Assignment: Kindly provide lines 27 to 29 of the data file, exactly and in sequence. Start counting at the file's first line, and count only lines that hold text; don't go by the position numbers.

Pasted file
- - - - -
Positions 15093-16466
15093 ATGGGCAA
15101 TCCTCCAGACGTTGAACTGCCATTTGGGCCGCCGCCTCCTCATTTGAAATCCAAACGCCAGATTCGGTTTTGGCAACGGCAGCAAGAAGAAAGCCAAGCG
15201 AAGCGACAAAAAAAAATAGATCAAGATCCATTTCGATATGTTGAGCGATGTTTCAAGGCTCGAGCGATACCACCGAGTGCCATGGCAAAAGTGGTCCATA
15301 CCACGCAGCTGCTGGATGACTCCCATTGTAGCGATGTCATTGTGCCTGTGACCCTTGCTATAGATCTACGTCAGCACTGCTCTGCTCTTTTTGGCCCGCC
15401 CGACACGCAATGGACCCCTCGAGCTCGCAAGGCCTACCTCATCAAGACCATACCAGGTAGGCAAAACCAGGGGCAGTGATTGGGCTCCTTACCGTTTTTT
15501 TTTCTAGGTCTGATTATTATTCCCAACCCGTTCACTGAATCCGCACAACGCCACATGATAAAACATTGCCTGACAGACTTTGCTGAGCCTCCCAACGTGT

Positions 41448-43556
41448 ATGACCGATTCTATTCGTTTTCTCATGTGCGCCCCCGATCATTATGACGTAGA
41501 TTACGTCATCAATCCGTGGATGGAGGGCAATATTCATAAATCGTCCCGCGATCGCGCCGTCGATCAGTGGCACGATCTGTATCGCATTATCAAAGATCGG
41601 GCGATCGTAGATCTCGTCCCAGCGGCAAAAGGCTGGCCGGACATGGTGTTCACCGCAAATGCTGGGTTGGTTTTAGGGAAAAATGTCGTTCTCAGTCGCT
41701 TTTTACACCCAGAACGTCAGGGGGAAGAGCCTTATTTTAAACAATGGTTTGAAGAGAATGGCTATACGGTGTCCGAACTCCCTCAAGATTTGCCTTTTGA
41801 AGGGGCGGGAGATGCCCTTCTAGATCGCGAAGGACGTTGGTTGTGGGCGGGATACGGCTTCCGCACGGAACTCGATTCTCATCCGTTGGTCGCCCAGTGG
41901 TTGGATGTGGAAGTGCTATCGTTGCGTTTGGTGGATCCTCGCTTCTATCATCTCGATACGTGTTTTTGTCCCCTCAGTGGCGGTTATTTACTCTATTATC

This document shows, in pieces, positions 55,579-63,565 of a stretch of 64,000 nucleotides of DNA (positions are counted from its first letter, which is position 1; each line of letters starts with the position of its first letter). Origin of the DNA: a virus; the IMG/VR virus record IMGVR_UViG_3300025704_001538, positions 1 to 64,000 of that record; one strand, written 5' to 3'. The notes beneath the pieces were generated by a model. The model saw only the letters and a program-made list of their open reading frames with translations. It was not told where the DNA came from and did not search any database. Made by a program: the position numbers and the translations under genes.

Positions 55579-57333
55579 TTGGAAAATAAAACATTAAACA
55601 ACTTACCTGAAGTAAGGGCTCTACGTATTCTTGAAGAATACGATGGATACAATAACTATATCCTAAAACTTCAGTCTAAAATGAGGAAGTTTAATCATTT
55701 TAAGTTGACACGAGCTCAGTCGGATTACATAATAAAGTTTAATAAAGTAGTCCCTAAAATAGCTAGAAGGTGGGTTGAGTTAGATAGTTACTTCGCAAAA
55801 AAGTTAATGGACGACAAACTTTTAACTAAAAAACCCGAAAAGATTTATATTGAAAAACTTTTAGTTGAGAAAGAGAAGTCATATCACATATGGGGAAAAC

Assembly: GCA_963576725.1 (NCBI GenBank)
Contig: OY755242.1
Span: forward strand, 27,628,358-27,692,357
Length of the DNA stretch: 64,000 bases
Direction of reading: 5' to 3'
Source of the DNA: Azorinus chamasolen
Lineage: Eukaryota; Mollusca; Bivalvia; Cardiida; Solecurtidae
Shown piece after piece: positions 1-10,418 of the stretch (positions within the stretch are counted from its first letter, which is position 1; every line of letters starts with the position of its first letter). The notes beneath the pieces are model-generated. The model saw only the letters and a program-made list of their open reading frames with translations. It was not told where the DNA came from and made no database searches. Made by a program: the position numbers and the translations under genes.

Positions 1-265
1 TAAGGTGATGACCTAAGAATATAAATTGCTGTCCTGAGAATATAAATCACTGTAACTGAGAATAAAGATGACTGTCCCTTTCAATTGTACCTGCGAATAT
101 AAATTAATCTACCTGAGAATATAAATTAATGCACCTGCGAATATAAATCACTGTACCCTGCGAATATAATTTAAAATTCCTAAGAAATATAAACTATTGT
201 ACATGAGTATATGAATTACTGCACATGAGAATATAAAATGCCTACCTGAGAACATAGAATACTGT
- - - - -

Lineage: Eukaryota; Mollusca; Bivalvia; Cardiida; Solecurtidae
Shown piece after piece: positions 1-10,418 of the stretch (positions within the stretch are counted from its first letter, which is position 1; every line of letters starts with the position of its first letter). The notes beneath the pieces are model-generated. The model saw only the letters and a program-made list of their open reading frames with translations. It was not told where the DNA came from and made no database searches. Made by a program: the position numbers and the translations under genes.

Positions 1-265